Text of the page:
Newer male K-pop groups are increasing the complexity of their choreography. UP10TION, who debuted in 2015, features 10 members. This large group is gaining popularity for their execution of complex dance moves with precision. Find out more with the Revised UP10TION Dance Collection exhibit!
Most people assume that the only audience for modern Korean popular music (K-pop) is teenagers. As a result, they also assume that K-pop music lacks longevity. However, the presence of longtime fans suggests that K-pop remains appealing to some fans for years. The existence of adult fans challenges the notion that K-pop only appeals to teenagers. Both groups represent understudied demographics in studies of K-pop fandom. This project uses multiple case study and oral history to understand K-pop’s lasting appeal.
Multiple Case Study
This multiple case study seeks to understand why individuals remain K-pop fans for years and why adults find K-pop appealing. For three years, I will be asking questions about these atypical fans of K-pop. This survey contains several open-ended and multiple-choice questions that ask how fans see themselves and ask about their K-pop music preferences and fan activity.
Use this link to take a survey for longtime and adult fans of K-pop:
Oral History: Coming Soon!
Cho Hae-Joang examines managine and newspaper articles using discourse analysis to reveal three distinct perspectives in relation to the Korean wave. . . . Read more at Public Circulation!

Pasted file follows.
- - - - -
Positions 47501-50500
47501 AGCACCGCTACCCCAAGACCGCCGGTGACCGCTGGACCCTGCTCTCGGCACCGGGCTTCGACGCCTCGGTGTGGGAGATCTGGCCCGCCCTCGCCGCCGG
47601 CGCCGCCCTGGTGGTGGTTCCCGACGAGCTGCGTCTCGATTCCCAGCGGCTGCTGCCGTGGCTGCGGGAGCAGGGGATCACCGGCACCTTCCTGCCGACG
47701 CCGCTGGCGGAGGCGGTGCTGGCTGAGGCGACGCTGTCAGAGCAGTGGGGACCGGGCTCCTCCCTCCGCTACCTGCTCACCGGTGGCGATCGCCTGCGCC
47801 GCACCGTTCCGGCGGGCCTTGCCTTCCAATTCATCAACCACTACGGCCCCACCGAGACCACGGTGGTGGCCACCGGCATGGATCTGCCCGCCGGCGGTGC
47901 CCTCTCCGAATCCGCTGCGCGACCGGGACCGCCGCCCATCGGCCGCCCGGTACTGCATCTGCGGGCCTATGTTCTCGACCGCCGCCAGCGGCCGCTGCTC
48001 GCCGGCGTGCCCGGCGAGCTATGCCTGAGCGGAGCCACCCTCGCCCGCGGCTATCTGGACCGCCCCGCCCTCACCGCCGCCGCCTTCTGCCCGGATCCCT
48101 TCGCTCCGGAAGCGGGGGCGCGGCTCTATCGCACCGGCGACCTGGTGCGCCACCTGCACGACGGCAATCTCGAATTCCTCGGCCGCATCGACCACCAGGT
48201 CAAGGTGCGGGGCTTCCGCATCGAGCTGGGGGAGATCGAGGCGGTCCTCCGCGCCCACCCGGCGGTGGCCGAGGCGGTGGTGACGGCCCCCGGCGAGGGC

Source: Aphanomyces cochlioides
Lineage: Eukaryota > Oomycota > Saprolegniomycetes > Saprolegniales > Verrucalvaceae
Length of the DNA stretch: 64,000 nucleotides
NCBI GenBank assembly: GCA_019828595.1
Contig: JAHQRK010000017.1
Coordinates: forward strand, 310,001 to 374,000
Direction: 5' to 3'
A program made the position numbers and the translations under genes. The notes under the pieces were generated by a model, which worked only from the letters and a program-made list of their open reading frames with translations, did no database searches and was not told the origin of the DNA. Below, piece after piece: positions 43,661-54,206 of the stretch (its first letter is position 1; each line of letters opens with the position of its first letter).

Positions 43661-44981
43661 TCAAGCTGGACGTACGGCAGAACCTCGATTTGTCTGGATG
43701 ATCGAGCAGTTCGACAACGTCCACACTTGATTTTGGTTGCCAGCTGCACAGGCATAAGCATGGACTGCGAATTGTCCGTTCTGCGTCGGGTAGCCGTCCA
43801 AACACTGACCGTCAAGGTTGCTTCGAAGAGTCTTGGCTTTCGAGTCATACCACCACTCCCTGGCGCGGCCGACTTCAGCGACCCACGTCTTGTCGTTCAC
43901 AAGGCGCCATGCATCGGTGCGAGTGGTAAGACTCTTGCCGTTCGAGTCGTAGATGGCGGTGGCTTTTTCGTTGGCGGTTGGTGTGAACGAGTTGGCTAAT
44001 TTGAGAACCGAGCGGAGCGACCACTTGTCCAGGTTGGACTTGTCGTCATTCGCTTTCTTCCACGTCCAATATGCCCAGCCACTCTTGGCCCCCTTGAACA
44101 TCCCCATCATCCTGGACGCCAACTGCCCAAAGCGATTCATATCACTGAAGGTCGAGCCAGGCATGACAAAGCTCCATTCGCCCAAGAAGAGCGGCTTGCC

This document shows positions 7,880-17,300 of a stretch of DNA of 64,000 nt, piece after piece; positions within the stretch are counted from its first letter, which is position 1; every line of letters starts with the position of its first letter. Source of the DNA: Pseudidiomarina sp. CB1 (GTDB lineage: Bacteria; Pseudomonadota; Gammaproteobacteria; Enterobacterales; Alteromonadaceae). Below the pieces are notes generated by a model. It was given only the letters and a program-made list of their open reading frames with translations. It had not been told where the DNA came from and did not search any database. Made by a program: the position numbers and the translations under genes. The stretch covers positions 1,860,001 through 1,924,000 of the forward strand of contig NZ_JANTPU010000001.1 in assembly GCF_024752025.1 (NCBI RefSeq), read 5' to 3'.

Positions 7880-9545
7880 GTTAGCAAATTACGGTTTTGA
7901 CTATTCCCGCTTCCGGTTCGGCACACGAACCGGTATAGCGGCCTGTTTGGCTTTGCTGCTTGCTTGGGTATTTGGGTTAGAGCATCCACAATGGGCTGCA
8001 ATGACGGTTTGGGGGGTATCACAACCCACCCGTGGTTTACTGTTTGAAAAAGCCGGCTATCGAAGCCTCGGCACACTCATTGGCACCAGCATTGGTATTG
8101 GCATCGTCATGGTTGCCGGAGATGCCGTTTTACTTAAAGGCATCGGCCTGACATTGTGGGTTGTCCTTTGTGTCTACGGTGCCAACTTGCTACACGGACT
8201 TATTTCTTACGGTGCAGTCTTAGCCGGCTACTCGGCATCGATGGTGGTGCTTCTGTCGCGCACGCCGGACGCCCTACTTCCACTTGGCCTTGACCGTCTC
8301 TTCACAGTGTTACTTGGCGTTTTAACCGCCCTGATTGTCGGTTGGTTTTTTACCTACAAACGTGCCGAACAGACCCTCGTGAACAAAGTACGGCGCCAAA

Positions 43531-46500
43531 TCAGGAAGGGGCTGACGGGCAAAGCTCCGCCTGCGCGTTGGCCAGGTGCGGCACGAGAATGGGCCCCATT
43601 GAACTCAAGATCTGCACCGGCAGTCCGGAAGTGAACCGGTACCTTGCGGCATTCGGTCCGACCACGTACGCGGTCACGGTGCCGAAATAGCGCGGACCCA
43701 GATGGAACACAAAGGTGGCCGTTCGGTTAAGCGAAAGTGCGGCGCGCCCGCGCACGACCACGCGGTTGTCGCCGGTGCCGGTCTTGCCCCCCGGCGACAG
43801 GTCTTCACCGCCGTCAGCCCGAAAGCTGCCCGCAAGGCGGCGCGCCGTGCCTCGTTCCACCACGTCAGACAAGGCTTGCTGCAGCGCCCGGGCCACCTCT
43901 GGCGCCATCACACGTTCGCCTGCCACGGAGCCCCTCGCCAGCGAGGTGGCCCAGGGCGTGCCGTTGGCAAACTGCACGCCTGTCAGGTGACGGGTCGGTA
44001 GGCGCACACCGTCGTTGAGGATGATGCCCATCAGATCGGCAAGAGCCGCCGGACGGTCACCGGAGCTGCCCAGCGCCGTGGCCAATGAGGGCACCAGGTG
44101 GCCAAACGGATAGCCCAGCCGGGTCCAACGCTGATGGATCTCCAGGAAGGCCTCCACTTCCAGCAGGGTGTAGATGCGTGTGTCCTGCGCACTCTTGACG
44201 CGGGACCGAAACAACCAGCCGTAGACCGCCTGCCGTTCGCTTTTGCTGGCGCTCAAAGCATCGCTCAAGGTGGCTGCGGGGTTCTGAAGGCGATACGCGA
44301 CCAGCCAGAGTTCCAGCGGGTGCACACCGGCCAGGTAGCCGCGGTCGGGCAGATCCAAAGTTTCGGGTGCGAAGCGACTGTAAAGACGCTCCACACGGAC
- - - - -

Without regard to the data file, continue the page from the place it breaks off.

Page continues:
2PM, a six-member male group from JYP Entertainment, may be the model for K-pop’s beast-like masculinity, which primarily depends on appearance, but they also participate in the black male soul tradition, which uses vocal ability to inform a different kind of masculinity.
One Thing That All Humanities Scholars Can Do To Integrate The Digital Into Their Humanities
I recently gave a presentation at the Council on Undergraduate Research 2016 Biennial Conference on undergraduate research and digital humanities. The session was well-attended. Some the individuals who attended were not only interested in undergraduate research as a co-curricular activity, but also the unicorn that is digital humanities. I know many scholars in the humanities do not feel that they can participate in digital humanities. However, I think there is at least one thing that all humanities scholars can do to digital into their humanities.
We Are One! EXO::EXO-L is the first fandom profile for my iFans project. Like the profiles to follow, it provides information on K-pop groups and their fandoms, including curated cover songs, cover dances and fan projects by fans. Click here to check it out!
The ‘Essentials” series is part of my digital humanities project, KPopCulture, which curates the music, visual culture, choreography, promotions, media and fan culture of K-pop that support this global cultural production. “Essentials” items tell you about a group through playlists of key music videos, performances, choreography and promotional videos. It also offers a bibliography of articles, music reviews and videos. The first ‘Essentials’ item is, fittingly, on Shinhwa, the longest-running K-pop group with its original members. Click here and enjoy!
Sun Jung and Yukie Hirata use the experience of the female K-pop group Girls’ Generation (SNSD) in Japan as a case study to examine how K-pop represents a different kind of transcultural flows and consumption. . . Read more at Public Circulation!
Eun-Young Jung examines how the visuals of Korean music videos by BoA, Wonder Girls and Rain play on “racialized notions of sexuality” and “sexualized notions of racial identity.” . . . . Read more at Public Circulation!